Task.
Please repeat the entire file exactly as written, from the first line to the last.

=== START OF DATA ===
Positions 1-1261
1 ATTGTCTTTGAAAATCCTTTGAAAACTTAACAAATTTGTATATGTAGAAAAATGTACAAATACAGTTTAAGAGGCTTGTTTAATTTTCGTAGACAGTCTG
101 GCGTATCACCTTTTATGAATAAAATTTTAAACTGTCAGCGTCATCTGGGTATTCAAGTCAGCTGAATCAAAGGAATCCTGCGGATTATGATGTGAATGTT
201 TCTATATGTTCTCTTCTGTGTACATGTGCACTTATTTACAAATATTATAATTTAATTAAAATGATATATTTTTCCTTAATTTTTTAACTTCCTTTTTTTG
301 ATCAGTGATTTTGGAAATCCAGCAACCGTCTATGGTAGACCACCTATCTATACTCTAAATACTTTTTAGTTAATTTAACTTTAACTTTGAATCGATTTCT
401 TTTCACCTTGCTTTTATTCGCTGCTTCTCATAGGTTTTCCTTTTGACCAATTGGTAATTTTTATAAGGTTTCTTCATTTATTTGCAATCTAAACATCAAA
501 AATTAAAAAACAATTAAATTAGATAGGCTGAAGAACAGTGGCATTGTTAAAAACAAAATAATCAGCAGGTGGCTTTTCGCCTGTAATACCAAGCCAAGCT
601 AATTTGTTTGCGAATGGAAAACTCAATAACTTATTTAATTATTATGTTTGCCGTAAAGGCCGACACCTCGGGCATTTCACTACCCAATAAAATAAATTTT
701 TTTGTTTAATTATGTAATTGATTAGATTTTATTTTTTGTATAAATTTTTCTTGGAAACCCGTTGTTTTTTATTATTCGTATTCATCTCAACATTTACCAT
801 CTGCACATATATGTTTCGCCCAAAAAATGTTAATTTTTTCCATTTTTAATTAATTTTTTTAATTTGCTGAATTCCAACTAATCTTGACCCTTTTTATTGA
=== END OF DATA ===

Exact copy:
Positions 1-1261
1 ATTGTCTTTGAAAATCCTTTGAAAACTTAACAAATTTGTATATGTAGAAAAATGTACAAATACAGTTTAAGAGGCTTGTTTAATTTTCGTAGACAGTCTG
101 GCGTATCACCTTTTATGAATAAAATTTTAAACTGTCAGCGTCATCTGGGTATTCAAGTCAGCTGAATCAAAGGAATCCTGCGGATTATGATGTGAATGTT
201 TCTATATGTTCTCTTCTGTGTACATGTGCACTTATTTACAAATATTATAATTTAATTAAAATGATATATTTTTCCTTAATTTTTTAACTTCCTTTTTTTG
301 ATCAGTGATTTTGGAAATCCAGCAACCGTCTATGGTAGACCACCTATCTATACTCTAAATACTTTTTAGTTAATTTAACTTTAACTTTGAATCGATTTCT
401 TTTCACCTTGCTTTTATTCGCTGCTTCTCATAGGTTTTCCTTTTGACCAATTGGTAATTTTTATAAGGTTTCTTCATTTATTTGCAATCTAAACATCAAA
501 AATTAAAAAACAATTAAATTAGATAGGCTGAAGAACAGTGGCATTGTTAAAAACAAAATAATCAGCAGGTGGCTTTTCGCCTGTAATACCAAGCCAAGCT
601 AATTTGTTTGCGAATGGAAAACTCAATAACTTATTTAATTATTATGTTTGCCGTAAAGGCCGACACCTCGGGCATTTCACTACCCAATAAAATAAATTTT
701 TTTGTTTAATTATGTAATTGATTAGATTTTATTTTTTGTATAAATTTTTCTTGGAAACCCGTTGTTTTTTATTATTCGTATTCATCTCAACATTTACCAT
801 CTGCACATATATGTTTCGCCCAAAAAATGTTAATTTTTTCCATTTTTAATTAATTTTTTTAATTTGCTGAATTCCAACTAATCTTGACCCTTTTTATTGA